An apple a day doesn’t make you Galileo Galilei, but keeps doctors at bay if you throw apples at them with sufficient force and precision. When normal people see an apple-tree loaded with apples they think of apples. It would be a sign of deep emotional disturbance if one thought of pears.
Alas, if you are an art-lover (some say, “a twisted art geek”), you think of an artwork that has apples in it. Not normal. Some doctors believe it’s worse than thinking pears.
When I saw the apple tree above, I remembered the most ironic, comic, and humorous artist of the German renaissance, Lucas Cranach the Elder.
Look at this piece of comedy dated back to 1526.
The country bumpkin of Adam scratches his head in bewilderment. Eve looks at him with a sly smile, fully aware that the moment Adam bites on the apple, there’s gonna be some revelation, which we call today “erection” in pill ads and “arousal” in those novels that can be found on the top shelf at any airport newsstand.
Look at apples in this painting.
Look at Eve’s breasts.
Do I need to explain why the apples are of the same size as Eve’s breasts, and why they are painted in a very similar way, and often in twos, and why they are painted as bursting with ripeness?
Now, let’s look at Adam and Eve a bit closer.
Do you see Lucas Cranach laughing while painting this?
Adam is taking the apple, but he looks at Eve’s breasts, with a puzzled look that says, “Why the heck did she get those and I didn’t?!”
Men generally avoid looking women straight in the eye when confronted with a difficult question. A typical dialogue could be along the lines of “Darling, isn’t it time to decide when we announce our engagement? — Look what a funny green snake is up there!”
Eve, as a smart woman, looks Adam right into his uncertain eyes. Unlike men, women are known NOT to avert their gaze even when the gaze would better be averted. Eve is mentally prepared to burst out with “Stop looking at my breasts!” the moment Adam bites the apple, making Adam forever guilty of looking at the breasts and not the eyes. My fellow men, it all began there and then, so when you are confronted by the angry question, “Are you looking at my breasts?!” next time, your best defense is not “I didn’t look at your breasts!”, it is the line, “It was you who gave me that apple, [insert girl’s name here] !” You can add, “metaphorically speaking” for clarity and protection.
Look at how Adam takes the apple. You don’t take an apple like that! You take a breast like that if it is apple-sized. And the breast is offered for taking. One bite, and all Adam would think of would be breast-taking. Breathtaking experience, for which Eve is getting herself ready.
Yes, she understands there’s going to be some grappling, hugging, and the general turmoil associated with love-making. So, she decides to grab a branch, for stability.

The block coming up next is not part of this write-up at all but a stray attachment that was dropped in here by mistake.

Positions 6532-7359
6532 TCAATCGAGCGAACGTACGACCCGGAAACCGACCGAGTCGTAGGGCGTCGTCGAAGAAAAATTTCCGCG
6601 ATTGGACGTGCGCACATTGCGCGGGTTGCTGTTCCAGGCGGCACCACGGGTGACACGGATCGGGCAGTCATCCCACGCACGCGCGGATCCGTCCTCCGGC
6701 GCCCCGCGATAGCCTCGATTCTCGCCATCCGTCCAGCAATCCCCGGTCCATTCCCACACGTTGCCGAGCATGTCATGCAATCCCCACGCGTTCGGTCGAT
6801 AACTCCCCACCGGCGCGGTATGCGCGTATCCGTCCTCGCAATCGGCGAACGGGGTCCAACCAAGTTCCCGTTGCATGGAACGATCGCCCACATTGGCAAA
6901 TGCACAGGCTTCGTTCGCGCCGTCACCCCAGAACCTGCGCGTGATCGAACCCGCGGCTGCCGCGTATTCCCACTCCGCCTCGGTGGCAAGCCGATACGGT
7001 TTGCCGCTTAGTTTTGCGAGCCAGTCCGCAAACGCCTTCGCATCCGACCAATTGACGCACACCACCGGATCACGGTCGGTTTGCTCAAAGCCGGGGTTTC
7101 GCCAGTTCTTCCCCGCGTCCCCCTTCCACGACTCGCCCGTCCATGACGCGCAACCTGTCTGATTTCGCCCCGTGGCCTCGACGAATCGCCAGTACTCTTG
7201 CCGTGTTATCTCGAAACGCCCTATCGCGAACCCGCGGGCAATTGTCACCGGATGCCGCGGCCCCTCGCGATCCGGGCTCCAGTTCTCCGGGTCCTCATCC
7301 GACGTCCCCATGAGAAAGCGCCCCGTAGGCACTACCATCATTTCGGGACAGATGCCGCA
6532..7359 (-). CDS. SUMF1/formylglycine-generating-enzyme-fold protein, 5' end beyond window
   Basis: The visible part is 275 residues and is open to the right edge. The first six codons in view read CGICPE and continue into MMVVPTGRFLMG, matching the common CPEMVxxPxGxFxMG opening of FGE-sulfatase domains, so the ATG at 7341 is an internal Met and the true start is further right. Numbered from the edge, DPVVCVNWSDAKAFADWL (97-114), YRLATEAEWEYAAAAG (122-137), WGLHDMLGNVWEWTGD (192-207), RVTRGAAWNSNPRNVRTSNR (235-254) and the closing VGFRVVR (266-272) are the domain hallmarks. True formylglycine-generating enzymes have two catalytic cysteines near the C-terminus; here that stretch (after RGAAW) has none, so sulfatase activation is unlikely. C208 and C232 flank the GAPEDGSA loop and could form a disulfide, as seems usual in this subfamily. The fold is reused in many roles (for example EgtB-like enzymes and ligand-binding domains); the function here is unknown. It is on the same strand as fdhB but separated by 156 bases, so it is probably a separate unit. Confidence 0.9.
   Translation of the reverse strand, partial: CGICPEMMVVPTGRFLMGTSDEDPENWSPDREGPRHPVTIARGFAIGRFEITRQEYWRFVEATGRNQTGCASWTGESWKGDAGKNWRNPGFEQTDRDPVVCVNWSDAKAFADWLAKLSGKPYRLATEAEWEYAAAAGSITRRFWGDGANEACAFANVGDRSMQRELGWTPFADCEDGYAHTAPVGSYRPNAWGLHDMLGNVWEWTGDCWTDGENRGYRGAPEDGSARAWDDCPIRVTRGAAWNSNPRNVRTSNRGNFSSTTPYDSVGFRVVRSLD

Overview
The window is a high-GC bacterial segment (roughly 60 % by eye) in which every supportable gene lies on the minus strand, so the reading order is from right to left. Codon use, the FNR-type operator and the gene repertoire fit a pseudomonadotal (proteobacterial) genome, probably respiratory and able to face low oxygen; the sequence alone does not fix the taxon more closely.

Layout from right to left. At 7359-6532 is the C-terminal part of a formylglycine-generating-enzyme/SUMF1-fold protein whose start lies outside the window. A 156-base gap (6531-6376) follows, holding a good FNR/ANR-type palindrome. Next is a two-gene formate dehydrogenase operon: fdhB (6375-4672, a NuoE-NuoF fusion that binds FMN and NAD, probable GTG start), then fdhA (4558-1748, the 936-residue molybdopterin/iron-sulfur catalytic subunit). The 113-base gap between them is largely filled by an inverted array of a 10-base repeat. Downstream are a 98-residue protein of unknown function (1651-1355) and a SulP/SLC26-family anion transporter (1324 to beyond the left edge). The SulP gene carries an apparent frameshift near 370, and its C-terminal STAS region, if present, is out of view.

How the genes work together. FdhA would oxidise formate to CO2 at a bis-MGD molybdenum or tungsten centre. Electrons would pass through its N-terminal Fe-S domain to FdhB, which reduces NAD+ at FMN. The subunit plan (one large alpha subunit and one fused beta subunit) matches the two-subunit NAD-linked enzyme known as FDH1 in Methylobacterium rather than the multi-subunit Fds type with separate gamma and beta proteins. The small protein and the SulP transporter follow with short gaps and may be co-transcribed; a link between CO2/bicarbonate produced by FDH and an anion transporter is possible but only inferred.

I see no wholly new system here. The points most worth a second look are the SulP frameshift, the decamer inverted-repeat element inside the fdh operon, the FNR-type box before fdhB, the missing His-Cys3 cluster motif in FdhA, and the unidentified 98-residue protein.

But just look at the way her hand takes the branch. I am sorry, it is not about grasping a thick branch of the Wisdom Tree for equilibrium purposes. It is what her other hand would be doing after Adam bites the apple.
Do you see now what a clever comedy painter was that friend of Luther?
P.S. The most frequent mistake of a beginning artist is to paint apples all the same and perfectly round. It kills an apple tree, because it doesn’t grow perfect apples. All apples are individual, many have a flaw of character, some are so ugly you are reminded of a chemical factory a few miles away, which management has just issued a green-compliance report. Unless those flaws are shown, there’s no life in the painted apple tree.
I must thank the Daily post, for inspiration, as well as the old apple tree at my parents’ garden.
Is it your first time here? To sample stuff the blog has on offer, click on ABOUT at the top. You’ll find links to some of my best or typical posts there. There’s an Art & Fun shelf there if you feel like in need of a laugh. And don’t forget you can sign up for my new posts: there’s a “Follow this blog” form on the right.
you get what you see.
You get what you see if you can see it ))
Thank you for staying with this blog!
Very, Very funny and entertaining and educational at the same time. :), Good stuff!
Thank you! Art history and theory can be fun. I hope this blog proves it at least 50% of the time )
Thank you for this… I have never seen this painting, and your take on the painting, part by part, is brilliant. It never occurred to me that an apple tree could be drawn/painted so that the apples resemble breasts — and now, as the first commenter wrote, I’ll never look at apple trees the same way again!
– Let’s assume you had 10 apples and someone asked you to give them 2 apples. How many apples do you have now?
– 10 apples.
– Well, let’s say that someone took 2 apples from you by force. How many apples do you have now?
– 10 apples and 1 body to dump.
Thank you for your kind comment )
One thing I do know, is that I’ll never take apples the same way ever again. This post is brilliant, I can’t stop laughing at the comedic analysis of the painting. 🙂
Thank you! On the bright side, think of the many possibilities that it offers now for non-verbal communication with your partner, once there’s at least one apple present. And two apples can help you build a shakespearean dialogue, no less!